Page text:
Hartselle Woman Says Freedom To Choose Denied By Ambulance Ordinance
HARTSELLE, Ala. (WHNT) – A Hartselle woman says she’s being denied the opportunity to choose which ambulance service carries her to her dialysis appointments. Elizabeth Morgan has to travel from her home in Hartselle to a dialysis clinic in Decatur three times a week. She prefers to use a Decatur-based ambulance service. But that company says because of a new Hartselle ordinance, they can no longer come to her home to pick her up.
Elizabeth Morgan says her health has declined to the point that life now revolves around those trips to the dialisys clinic. She says that’s about all she has to look forward to. Her husband used to take her but a traffic accident has left him unable to drive. And so she came to depend upon First Response Ambulance Service of Decatur.
“Their people are really nice, they’re always on time, I’ve never had any problems what-so-ever out of them,” Morgan said.
But ambulances based outside of Hartselle can no longer come into Hartselle to pick patients up because of a new city ordinance. And that’s the contract the city recently signed with Crossroads Ambulance, making Hartselle their exclusive territory. (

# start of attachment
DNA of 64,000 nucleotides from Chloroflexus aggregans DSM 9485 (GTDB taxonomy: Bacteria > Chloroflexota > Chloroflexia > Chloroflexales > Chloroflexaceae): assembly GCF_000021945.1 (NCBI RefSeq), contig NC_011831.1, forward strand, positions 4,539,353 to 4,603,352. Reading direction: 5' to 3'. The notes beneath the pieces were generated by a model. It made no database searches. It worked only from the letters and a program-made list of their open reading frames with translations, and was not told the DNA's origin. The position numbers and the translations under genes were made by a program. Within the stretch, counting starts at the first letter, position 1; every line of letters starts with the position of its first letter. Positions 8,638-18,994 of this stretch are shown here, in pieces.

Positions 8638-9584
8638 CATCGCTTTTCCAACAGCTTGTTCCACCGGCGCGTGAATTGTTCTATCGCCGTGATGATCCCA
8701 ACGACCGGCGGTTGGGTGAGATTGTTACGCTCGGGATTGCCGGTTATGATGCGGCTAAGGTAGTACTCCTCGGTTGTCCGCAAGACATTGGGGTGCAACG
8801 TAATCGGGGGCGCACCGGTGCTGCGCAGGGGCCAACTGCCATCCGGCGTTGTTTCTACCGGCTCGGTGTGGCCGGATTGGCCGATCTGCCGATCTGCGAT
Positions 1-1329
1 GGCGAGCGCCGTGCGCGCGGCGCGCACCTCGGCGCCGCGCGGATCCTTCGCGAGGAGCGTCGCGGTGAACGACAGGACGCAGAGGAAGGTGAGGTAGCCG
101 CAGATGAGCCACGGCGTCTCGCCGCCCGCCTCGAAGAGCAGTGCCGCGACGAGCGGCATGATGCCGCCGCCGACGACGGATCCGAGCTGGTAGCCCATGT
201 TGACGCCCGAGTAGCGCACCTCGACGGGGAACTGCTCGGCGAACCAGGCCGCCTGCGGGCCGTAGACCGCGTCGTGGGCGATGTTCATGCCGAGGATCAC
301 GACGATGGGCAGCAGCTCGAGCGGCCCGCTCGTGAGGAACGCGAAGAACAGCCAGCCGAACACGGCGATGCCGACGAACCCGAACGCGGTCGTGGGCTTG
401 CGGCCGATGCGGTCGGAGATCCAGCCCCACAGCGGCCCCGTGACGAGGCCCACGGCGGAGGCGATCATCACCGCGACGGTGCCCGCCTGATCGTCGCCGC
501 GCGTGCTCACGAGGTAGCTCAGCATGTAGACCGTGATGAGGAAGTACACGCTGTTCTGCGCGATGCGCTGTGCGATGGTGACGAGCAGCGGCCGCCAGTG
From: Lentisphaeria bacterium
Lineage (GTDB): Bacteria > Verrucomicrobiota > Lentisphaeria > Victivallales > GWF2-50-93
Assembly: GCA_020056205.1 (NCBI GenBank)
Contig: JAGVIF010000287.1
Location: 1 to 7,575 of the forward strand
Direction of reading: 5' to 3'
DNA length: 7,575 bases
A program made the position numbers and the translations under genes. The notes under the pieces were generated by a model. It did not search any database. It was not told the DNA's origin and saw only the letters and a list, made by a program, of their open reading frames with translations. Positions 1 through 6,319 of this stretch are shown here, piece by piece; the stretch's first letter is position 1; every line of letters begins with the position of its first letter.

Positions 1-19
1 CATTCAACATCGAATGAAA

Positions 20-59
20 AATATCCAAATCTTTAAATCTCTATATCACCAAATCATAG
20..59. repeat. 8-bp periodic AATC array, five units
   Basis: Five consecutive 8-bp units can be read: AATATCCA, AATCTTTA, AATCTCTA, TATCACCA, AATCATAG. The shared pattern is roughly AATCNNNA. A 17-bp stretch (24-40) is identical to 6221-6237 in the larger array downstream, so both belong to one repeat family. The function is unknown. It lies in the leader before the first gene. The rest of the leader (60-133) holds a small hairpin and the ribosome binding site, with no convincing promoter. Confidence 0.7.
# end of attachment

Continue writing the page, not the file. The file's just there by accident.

We spoke with the owner of Crossroads Ambulance in Hartselle, and Candi Hayes tells us what Hartselle has done with their ambulance ordinance is essentially the same thing Decatur did with theirs a number of years ago. Calls that originate in Decatur must be handled by a Decatur-based company. It means Crossroads Ambulance here in Hartselle can pick Mrs. Morgan up and take her to her dialisys appointments in Decatur, but by law they cannot go pick her up and bring her home.
Hartselle Mayor Don Hall says the ordinance was necessary to protect the city’s only EMS provider from outside competition. Both he and the owner of Crossroads Ambulance say they will follow-up with Mrs. Morgan and will make certain her trips to the dialisys clinic are as pleasant as they can be.
Mayor Hall, by the way, says much like Huntsville did a number of years ago, they have to protect the interests of the area’s primary EMS provider in order to insure there will always be adequate care available when it’s needed.